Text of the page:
Out come the geeks

Belly of the beast: Speaking with Bites after his Punch Line Comedy Club show last week, San Francisco comic Will Durst likened the gubernatorial race to a “geek show run by ventriloquists on a roller coaster.” And though that may be disorienting for your average Californian, it’s pure opportunity for Durst. As he said onstage that evening, “I am a political comedian, which means that sometimes there’s nothing going on, and I’m screwed … but not now.”

Indeed, with the upcoming recall election looming large in the media, Durst packed the Punch Line with fans of his timely political jesting. Never one to hold back, he tackled California’s looming state of affairs and opened fire on everyone from incumbent Gray Davis to hopefuls Gary Coleman, Larry Flynt and Durst’s own personal favorite, Arnold Schwarzenegger.

Dubbing Sacramento “the belly of the beast,” Durst blasted Davis for having “the personality of a human speed bump” and joked that Arnold’s marriage with Maria Shriver was “phase one in a genetic experiment to breed a bulletproof candidate.” Yes, it’s that kind of wholesome, light-hearted humor that keeps Bites and the rest of Durst’s devotees coming back for more.

In a small cage completely naked: If, like Bites, you were unable to catch the protest against Ringling Bros. and Barnum & Bailey circus earlier this week—featuring People for the Ethical Treatment of Animals (PETA) model Lisa Franzetta posing in a small cage completely naked except for body-paint tiger stripes—you can always show up outside the Sacramento Convention Center on Friday at lunchtime to protest for or against Ehud Barak’s appearance at the Sacramento Metro Chamber’s 2003 Perspectives. (OK, OK, the two protests have nothing to do with each other, but how often does Bites get to write about a PETA model posing naked except for body-paint tiger stripes?)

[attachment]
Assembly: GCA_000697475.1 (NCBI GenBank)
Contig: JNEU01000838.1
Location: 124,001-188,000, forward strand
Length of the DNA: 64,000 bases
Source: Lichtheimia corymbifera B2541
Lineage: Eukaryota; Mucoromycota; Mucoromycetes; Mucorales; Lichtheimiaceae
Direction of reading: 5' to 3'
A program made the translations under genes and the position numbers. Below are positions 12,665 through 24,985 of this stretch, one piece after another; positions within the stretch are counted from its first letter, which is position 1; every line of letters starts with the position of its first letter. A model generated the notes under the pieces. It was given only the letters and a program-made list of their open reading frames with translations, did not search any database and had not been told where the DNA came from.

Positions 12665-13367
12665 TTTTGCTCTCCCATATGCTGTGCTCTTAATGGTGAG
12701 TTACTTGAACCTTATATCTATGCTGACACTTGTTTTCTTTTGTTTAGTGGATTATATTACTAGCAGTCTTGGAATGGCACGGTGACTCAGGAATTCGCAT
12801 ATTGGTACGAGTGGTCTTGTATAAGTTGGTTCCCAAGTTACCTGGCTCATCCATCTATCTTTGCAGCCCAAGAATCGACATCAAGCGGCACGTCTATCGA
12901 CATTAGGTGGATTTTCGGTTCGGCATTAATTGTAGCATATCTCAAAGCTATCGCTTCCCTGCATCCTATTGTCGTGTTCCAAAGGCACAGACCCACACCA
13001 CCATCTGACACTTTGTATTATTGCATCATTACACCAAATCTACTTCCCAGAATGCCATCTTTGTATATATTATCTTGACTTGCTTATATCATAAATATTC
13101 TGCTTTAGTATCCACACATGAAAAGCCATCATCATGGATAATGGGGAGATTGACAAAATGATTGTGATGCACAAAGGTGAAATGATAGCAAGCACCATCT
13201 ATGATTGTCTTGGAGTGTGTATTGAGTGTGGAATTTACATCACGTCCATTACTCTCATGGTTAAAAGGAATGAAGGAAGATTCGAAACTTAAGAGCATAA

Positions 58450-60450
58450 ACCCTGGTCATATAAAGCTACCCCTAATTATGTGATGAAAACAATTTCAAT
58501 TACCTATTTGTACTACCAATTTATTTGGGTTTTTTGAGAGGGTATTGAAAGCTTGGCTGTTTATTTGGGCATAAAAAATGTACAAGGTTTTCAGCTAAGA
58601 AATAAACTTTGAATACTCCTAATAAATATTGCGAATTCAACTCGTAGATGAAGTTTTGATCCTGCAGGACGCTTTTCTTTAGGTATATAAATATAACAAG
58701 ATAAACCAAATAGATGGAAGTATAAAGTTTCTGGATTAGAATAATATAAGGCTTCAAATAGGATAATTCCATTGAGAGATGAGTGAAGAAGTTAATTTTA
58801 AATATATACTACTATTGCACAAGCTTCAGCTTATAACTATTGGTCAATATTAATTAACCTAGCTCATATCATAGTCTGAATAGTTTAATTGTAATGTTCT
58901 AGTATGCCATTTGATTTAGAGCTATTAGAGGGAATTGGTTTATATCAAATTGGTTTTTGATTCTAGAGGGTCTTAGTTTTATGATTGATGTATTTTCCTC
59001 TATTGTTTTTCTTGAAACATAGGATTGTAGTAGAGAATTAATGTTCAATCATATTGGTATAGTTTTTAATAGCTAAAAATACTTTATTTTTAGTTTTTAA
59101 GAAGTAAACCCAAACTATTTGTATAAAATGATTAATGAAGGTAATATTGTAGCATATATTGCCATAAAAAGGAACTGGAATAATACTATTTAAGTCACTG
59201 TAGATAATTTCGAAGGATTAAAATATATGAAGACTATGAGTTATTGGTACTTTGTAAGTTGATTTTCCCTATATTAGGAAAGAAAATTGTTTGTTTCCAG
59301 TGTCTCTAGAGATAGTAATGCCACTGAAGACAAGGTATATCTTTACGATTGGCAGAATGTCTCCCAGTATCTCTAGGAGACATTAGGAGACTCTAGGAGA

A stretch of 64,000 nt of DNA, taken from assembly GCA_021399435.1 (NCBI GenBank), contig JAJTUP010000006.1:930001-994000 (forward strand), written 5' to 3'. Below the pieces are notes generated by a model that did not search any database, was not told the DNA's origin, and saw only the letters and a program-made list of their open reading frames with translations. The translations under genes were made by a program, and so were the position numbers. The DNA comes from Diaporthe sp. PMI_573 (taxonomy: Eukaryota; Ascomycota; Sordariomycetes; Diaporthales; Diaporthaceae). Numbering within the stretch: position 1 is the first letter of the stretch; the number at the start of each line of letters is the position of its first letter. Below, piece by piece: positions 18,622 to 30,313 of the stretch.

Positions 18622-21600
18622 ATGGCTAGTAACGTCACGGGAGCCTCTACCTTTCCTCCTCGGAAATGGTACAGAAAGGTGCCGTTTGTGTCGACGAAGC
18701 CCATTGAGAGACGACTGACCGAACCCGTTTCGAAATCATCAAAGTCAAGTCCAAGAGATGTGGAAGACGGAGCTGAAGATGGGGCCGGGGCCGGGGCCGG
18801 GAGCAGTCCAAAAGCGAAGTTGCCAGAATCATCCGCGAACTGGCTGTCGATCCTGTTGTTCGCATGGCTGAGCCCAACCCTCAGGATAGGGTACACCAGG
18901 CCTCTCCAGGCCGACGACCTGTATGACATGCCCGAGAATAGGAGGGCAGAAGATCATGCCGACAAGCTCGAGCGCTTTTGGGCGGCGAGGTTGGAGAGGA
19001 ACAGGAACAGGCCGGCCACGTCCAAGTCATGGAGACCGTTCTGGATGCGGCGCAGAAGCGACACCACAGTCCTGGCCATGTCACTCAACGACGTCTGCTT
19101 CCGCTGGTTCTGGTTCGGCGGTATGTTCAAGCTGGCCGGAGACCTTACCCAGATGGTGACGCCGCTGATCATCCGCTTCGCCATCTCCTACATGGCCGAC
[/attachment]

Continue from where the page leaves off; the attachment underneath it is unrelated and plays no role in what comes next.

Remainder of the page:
In fact, if you’ve got a spare $125-$235, you can even go inside and hear Barak, the former Israeli prime minister, along with former Bush adviser Karen Hughes, ex-con Frank Abagnale Jr., U.S. warlord Tommy Franks and failed sportscaster Dennis Miller. And if that doesn’t get you to shell out the big bucks, Metro Chamber spokesperson Hall Silliman reminds us that it was just two years ago that Perspectives brought to the stage the Terminator himself, whom Silliman describes as “living proof of the American dream.”

In other words, Perspectives 2001 participants may be able to say they saw our next governor up close and in person when he was a mere movie star. And who’s to say history won’t repeat itself? Maybe one of this year’s speakers will go up against Schwarzenegger in the next recall.

Arena of apathy: Speaking of rich folks who don’t get out to vote much, the last time Bites visited the county Registrar of Voters, it couldn’t help but check up on Kings owners Joe and Gavin Maloof.

As noted in our recent cover story about the plan to build a new downtown arena for their team, the brothers don’t think they need to say anything to the public about getting a few hundred million in public financing to make it happen. The best Bites could get from team spokeswoman Sonja Brown was the same thing she’s said for two years: The boys are hiding behind Mayor Heather Fargo and “following her lead and her vision.” (Bites wonders if that courageous stance—“OK, mayor, we’ll take it if you twist our arms”—was cooked up by Richie Ross, the omnipotent lobbyist and political consultant who’s worked as an adviser to both Fargo and the Maloofs.)

Interestingly, though the arena question almost certainly will need to go on the ballot before it goes forward, it doesn’t look as though the Maloofs are into the whole voting thing. Although Brown confirmed that the millionaire brothers live in Sacramento County, the registrar found no record of either on voting rolls.

So, will the prospect of voting for themselves to get a few hundred million for a new arena inspire them to register to vote? Stay tuned.